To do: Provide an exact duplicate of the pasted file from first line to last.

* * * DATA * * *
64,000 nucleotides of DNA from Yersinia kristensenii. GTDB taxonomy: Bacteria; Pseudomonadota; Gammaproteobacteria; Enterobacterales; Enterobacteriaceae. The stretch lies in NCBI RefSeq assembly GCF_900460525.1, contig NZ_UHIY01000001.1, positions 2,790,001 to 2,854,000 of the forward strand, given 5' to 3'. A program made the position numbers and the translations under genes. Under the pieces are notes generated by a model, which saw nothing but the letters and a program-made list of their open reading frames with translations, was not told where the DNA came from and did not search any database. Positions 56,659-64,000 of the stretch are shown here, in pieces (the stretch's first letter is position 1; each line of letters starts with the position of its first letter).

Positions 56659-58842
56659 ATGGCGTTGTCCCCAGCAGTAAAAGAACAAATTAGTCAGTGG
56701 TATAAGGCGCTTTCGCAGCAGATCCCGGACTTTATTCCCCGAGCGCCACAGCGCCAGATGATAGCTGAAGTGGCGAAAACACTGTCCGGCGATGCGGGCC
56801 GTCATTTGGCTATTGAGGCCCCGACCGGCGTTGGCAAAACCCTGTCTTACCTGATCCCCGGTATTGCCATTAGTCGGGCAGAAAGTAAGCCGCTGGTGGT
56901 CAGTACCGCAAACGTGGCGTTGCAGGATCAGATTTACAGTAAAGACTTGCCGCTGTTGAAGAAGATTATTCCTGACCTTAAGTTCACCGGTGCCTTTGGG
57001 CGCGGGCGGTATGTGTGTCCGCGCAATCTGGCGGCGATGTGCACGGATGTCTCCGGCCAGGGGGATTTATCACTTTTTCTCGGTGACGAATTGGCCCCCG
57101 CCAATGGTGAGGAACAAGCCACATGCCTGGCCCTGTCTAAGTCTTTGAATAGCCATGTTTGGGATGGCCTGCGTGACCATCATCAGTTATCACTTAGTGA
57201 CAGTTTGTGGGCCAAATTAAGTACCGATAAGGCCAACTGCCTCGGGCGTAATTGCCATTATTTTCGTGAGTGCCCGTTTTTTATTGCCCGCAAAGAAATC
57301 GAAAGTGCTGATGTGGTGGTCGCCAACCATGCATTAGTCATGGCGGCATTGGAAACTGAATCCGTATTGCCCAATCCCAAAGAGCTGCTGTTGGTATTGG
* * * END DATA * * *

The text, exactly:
64,000 nucleotides of DNA from Yersinia kristensenii. GTDB taxonomy: Bacteria; Pseudomonadota; Gammaproteobacteria; Enterobacterales; Enterobacteriaceae. The stretch lies in NCBI RefSeq assembly GCF_900460525.1, contig NZ_UHIY01000001.1, positions 2,790,001 to 2,854,000 of the forward strand, given 5' to 3'. A program made the position numbers and the translations under genes. Under the pieces are notes generated by a model, which saw nothing but the letters and a program-made list of their open reading frames with translations, was not told where the DNA came from and did not search any database. Positions 56,659-64,000 of the stretch are shown here, in pieces (the stretch's first letter is position 1; each line of letters starts with the position of its first letter).

Positions 56659-58842
56659 ATGGCGTTGTCCCCAGCAGTAAAAGAACAAATTAGTCAGTGG
56701 TATAAGGCGCTTTCGCAGCAGATCCCGGACTTTATTCCCCGAGCGCCACAGCGCCAGATGATAGCTGAAGTGGCGAAAACACTGTCCGGCGATGCGGGCC
56801 GTCATTTGGCTATTGAGGCCCCGACCGGCGTTGGCAAAACCCTGTCTTACCTGATCCCCGGTATTGCCATTAGTCGGGCAGAAAGTAAGCCGCTGGTGGT
56901 CAGTACCGCAAACGTGGCGTTGCAGGATCAGATTTACAGTAAAGACTTGCCGCTGTTGAAGAAGATTATTCCTGACCTTAAGTTCACCGGTGCCTTTGGG
57001 CGCGGGCGGTATGTGTGTCCGCGCAATCTGGCGGCGATGTGCACGGATGTCTCCGGCCAGGGGGATTTATCACTTTTTCTCGGTGACGAATTGGCCCCCG
57101 CCAATGGTGAGGAACAAGCCACATGCCTGGCCCTGTCTAAGTCTTTGAATAGCCATGTTTGGGATGGCCTGCGTGACCATCATCAGTTATCACTTAGTGA
57201 CAGTTTGTGGGCCAAATTAAGTACCGATAAGGCCAACTGCCTCGGGCGTAATTGCCATTATTTTCGTGAGTGCCCGTTTTTTATTGCCCGCAAAGAAATC
57301 GAAAGTGCTGATGTGGTGGTCGCCAACCATGCATTAGTCATGGCGGCATTGGAAACTGAATCCGTATTGCCCAATCCCAAAGAGCTGCTGTTGGTATTGG